Thanks for commenting, Jorry!

you are most welcome !

Kendoguy9
26th January 2015, 20:20
Our community service officers teach a short class at every new hire orientation for our new employees and new students. It always includes this video: https://www.youtube.com/watch?v=5VcSwejU2D0 I'm sure a lot of folks have seen it before. What I find most startling is the response we get from people after seeing it. I work in a somewhat niche form of law enforcement, college campus police. Naturally most faculty and staff are very well educated but they often lack in these areas. Our director/chief is a retired captain from a highly regarded county department and he was also the director of that county's school security for a decade or more after he left the police so he has a very strong understanding of what needs to happen in our environment. He told me he was in a meeting with deans and directors and was explaining some of these concepts. If you hear shots from the hallway coming closer and you are on the ground floor he said smash a window and leave that way. If you are on the 5th floor barricade the door with desks, copiers, computers, whatever is in the room. If you have to fight grab a chair, fire extinguisher or PC and use the most aggression you can muster to stop the armed person. Management level people argued with him that they wouldn't do any of that because they would be open up to being sued or the college would make them pay for the damaged property. What?!? He tried to explain that the college would never do that and life and safety was the primary concern of the college but some folks weren't convinced. Maybe it is a little trite but the sheep, wolf and sheepdog metaphor is sadly true. Sometimes it is up to us even when people are informed on what to do.

TonyU
26th January 2015, 21:44
So they're more worried about getting sued then dead. Amazing!

Kendoguy9
26th January 2015, 22:33
Yup. Some folks just don't get it.

Hissho
26th January 2015, 22:47
Yep. I regularly teach active threat response for schools and different groups based on the Run Hide Fight model and there is often more concern for liability than lethality.

It's mostly a matter of it being a subject people are not familiar with and not comfortable confronting.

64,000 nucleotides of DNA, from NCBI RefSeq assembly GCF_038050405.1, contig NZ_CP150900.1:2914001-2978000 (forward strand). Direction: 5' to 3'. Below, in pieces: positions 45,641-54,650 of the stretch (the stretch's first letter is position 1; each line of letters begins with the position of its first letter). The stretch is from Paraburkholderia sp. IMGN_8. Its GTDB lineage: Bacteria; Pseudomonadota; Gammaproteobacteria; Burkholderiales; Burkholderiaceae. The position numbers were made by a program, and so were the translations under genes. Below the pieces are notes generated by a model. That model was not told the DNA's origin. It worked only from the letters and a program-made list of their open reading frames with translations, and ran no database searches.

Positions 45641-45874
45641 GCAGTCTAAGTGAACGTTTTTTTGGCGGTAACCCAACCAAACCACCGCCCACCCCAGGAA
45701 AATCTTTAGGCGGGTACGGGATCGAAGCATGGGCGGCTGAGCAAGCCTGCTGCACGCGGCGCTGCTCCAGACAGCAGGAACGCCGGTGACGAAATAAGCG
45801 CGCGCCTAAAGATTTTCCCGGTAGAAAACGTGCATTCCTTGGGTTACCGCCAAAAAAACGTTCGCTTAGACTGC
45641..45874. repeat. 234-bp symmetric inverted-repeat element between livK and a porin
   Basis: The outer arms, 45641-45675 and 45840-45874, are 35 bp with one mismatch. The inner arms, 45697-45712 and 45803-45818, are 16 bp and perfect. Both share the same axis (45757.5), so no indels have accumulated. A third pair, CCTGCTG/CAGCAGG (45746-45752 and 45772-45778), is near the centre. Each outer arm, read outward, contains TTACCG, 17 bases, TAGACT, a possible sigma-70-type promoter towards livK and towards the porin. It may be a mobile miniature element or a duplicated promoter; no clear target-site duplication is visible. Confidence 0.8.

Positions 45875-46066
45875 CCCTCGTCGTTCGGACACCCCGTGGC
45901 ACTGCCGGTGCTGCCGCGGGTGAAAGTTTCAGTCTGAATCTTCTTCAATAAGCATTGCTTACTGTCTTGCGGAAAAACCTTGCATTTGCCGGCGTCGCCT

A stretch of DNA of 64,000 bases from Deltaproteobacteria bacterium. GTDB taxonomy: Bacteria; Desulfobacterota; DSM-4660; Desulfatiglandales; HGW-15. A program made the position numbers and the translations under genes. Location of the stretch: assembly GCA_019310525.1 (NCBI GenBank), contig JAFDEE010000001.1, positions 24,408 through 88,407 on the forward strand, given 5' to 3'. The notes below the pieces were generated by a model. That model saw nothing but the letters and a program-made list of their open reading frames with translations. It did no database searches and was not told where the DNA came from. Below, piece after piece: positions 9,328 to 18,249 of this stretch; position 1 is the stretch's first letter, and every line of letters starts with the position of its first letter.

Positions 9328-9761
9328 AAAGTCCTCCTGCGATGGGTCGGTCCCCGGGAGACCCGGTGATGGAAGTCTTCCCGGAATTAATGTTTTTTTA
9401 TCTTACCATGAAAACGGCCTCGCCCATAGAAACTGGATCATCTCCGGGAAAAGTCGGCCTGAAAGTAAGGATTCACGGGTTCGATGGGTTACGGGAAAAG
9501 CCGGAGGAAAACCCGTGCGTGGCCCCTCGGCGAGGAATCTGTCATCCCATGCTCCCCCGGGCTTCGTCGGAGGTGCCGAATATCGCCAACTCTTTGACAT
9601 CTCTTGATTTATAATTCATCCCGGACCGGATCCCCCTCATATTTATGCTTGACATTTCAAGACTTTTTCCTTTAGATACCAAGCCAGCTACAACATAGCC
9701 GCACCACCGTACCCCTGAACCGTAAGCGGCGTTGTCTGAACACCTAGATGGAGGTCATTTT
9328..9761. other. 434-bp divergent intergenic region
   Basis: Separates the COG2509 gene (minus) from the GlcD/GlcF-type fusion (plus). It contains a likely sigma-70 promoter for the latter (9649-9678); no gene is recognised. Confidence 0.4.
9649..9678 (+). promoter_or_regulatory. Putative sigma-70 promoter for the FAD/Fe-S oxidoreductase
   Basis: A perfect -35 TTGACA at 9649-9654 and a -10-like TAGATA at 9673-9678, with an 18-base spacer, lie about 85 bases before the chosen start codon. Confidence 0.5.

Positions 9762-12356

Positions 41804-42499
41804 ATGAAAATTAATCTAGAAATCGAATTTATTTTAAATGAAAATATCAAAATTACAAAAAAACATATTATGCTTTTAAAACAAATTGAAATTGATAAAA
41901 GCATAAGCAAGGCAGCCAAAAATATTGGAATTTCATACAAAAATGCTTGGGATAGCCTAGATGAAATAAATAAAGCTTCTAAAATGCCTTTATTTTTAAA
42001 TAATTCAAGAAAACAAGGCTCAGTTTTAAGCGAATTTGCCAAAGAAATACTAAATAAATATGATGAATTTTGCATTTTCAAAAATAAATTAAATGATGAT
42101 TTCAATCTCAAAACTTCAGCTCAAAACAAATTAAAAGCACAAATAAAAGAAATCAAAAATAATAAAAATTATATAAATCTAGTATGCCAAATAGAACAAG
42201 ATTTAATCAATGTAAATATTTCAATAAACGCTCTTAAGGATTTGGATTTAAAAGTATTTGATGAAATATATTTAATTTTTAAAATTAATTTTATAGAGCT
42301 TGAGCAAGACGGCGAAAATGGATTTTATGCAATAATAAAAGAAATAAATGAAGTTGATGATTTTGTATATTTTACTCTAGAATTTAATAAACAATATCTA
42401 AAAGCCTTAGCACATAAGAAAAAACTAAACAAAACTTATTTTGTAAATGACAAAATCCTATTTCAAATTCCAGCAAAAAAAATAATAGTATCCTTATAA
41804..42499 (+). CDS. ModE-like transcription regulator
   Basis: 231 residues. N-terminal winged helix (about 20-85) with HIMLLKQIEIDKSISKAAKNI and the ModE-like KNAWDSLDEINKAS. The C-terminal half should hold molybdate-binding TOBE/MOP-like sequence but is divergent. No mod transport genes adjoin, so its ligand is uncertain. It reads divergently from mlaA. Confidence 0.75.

TonyU
27th January 2015, 02:17
It's mostly a matter of it being a subject people are not familiar with and not comfortable confronting.
Yeah, I don't think many people are comfortable confronting the realities of violence. How do we break down that barrier?
That alone can be a long discussion.

Brian Owens
27th January 2015, 03:34
...I don't think many people are comfortable confronting the realities of violence. How do we break down that barrier?

I've often felt that the difference between heroes and sheeple isn't one of courage per se, but that something in the hero's brain wiring makes him or her act where others freeze; that he or she automatically starts to run toward trouble while others automatically start to run away...or freezein indecision.

Those who aren't "wired" to act can be taught to act by repetitive training, but it can take a LOT of repetitive training before they're able to act out of habit rather than freezing or going with denial.

Hissho
27th January 2015, 04:31
Brian

Some research suggests that is actually the case - a genetic component that differs in people who do well under those circumstances.

Kendoguy9
27th January 2015, 12:38
Part of the reason I switched careers from an office desk job to LE is because I realized when things happen most people look the other way and I run to the problem to solve it. We need more people who are willing to be part of the solution. I'm not sure if it is genetic or just how I was raised.

Dan Harden
27th January 2015, 13:20
To Kit and Chris. Great stuff.
And..
As I told two LEO at the airport yesterday and every chance I get. " Thank you! And remember there are millions of us who DO GET IT and we are behind you and appreciate all the effort and even try to understand the mistakes and the occasional bad judgement.
1. Don't get discouraged. You have Millions of good arrests, saved lives, births, friendly help and advice all behind and around and ahead of you. Don't let it... turn you off.
2. Remember it is only a percentage complaining.
3. Stay proud, stay hopeful, and stay safe."

CEB
27th January 2015, 22:13
http://www.sj-r.com/article/20150127/NEWS/150129535/10272/NEWS